I recently wrote an article for GIM in their Perspectives Section, about why the geospatial community needs to improve people’s understanding of the relevance of geographic information and how this lead to forming GeoAlliance Canada. Read the full version here …
Using acronyms and abbreviations is commonly practiced in the Geomatics industry and most of the time people just assume that everybody else knows what every acronyms and abbreviation stands for. Well that is obviously not the case most of the time and over the years I have created myself a little digital cheat-sheet of geomatics acronyms and abbreviations that I use with my work in my writing.
The design of the spatial database is the formal process of analyzing facts about the real world into a structured model. Database design is characterized by the following phases: requirement analysis, logical design and physical design. In more common terms, you basically need a plan, a design layout and then the data to complete the process.
GIS Spatial Modeling is the process of modeling, examining, and interpreting geographic data. It uses a set of defined methodology and analytical procedures to derive information with spatial relationships between geographic phenomena. It can be useful for evaluating suitability and capability, for estimating and predicting, and for interpreting and understanding real world situations. …
A digital elevation model (DEM) or sometimes referred to as a digital terrain model (DTM) is a quantitative representation of the topography of the Earth. DEMs are used as a source of elevation (and to create other digital terrain models) for many different purposes
A color shaded relief (CSR) model utilizes chromo stereoscopic techniques to help emphasize the depth of the Z dimension from traditional shaded relief models that already portray the presence of an elevation difference.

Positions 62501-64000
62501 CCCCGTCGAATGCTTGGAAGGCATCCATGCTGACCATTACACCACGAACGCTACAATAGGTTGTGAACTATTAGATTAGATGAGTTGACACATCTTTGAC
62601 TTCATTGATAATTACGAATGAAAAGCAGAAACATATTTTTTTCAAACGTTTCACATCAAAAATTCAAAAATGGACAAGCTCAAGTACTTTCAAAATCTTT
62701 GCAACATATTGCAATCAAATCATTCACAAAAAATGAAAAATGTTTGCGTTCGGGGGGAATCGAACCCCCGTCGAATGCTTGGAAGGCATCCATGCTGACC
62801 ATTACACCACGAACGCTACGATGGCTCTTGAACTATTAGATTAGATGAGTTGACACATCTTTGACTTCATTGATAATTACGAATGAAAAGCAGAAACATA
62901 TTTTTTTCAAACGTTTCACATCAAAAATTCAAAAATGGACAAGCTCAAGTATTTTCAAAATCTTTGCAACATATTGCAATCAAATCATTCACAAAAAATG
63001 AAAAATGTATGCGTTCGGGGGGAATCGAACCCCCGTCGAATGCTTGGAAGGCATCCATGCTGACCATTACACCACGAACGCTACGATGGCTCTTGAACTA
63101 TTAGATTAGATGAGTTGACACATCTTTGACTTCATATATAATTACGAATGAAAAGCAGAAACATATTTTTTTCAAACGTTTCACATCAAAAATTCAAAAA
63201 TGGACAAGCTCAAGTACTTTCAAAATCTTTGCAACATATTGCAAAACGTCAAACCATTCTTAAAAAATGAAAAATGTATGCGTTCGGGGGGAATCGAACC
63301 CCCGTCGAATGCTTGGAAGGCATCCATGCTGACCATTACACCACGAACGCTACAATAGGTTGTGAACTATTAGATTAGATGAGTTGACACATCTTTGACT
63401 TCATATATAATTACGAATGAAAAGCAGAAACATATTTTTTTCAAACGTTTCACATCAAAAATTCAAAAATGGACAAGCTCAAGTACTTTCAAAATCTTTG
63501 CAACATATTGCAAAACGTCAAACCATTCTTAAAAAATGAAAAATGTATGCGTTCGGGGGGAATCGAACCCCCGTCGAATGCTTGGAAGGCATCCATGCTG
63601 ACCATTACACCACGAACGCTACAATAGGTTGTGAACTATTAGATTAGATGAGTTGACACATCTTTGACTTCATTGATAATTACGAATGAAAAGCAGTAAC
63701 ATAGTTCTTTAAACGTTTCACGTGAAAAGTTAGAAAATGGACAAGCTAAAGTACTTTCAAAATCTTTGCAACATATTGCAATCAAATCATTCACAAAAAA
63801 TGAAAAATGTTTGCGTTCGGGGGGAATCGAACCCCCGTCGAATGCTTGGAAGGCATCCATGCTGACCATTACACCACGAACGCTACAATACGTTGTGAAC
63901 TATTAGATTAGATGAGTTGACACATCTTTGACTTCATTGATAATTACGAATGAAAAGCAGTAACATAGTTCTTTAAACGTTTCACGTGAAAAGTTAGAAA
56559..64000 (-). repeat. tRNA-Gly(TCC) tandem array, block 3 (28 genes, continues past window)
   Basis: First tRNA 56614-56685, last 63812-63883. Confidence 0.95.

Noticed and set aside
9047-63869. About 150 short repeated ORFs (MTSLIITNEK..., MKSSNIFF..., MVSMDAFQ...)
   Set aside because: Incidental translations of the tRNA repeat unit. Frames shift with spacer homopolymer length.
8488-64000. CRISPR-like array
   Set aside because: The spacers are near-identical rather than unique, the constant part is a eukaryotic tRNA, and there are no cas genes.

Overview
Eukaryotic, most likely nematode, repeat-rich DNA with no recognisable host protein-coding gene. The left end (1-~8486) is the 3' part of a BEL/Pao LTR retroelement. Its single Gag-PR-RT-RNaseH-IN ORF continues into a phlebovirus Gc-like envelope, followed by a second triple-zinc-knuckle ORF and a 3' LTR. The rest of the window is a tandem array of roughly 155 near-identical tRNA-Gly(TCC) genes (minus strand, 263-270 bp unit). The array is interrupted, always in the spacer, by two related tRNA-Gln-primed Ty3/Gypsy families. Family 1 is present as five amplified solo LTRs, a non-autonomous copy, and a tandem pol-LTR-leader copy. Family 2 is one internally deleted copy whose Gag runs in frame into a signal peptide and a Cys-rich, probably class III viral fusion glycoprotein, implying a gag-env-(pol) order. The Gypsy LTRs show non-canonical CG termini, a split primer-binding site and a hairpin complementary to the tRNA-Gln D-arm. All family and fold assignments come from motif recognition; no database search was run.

Canadian GIS and Geomatics Resources is an extension of my web site that I started back in 2005 after I noticed that there was a real need to have one good place on the web to help find Canadian geospatial resources. The site helps provide others with …
Geographic information systems commonly known as GIS has become a rapidly growing technological field that allows Geomatics Specialists to solve and model real world situations by incorporating digital spatial and associated tabular data. It is often defined as a comprehensive computerized information system made up of hardware, specialized software, spatial data and people to help manipulate, analyze and present the information used for storing, manipulating and analyzing spatially indexed information.
GIS operates on many levels and over the past decade has become an essential tool for most urban and resource planning and management organizations. On the most basic level, GIS can be used for simple digital cartography, to create various types of maps.
However the real power of GIS is through its abilities to use both spatial and statistical methods to analyze attribute and geographic information together. The end result of such an analysis can be vast amounts of derivative information, interpolated information or prioritized information.
Geographic information systems commonly known as GIS has become a rapidly growing technological field that allows
Geomatics Specialists to solve and model real world situations by incorporating digital spatial and associated tabular data. It is often defined as a comprehensive computerized information system made up of hardware, specialized software, spatial data and people to help manipulate, analyze and present the information used for storing, manipulating and analyzing spatially indexed information.
GIS technology can be used for scientific investigations, resource and utilities management, modeling, assessments, development planning, cartography and route planning and many other applications.. Some of these and other aspects of the GIS field are currently covered on this web site including projects related to spatial database modeling, Geostatistical spatial modeling, mobile mapping, cartography, and interactive web mapping.
Below are some examples of GIS from a few of the many GIS based projects that I have been involved with over the past few years. The links are to PDF versions of papers, presentations and or manuals related to GIS, I have many more, if anybody is interested in a particular topic then feel free to let me know, as I may have a document available related to that topic.
Examples of GIS
- MacKinnon E (2004) Spatial GIS Vegetation Database and GIS Spatial Modeling at Kejimkujik National Park and Historic Site.
- MacKinnon E (2003) Mobile Mapping Application for Updating AGRG Weather Station data
- MacKinnon E (2003) Mobile Mapping Application – for Updating AGRG Weather Station data
- MacKinnon E, & Murphy J. (2003) Leica GS20 Professional Data Mapper – Leica GS20 AGRG Users Guide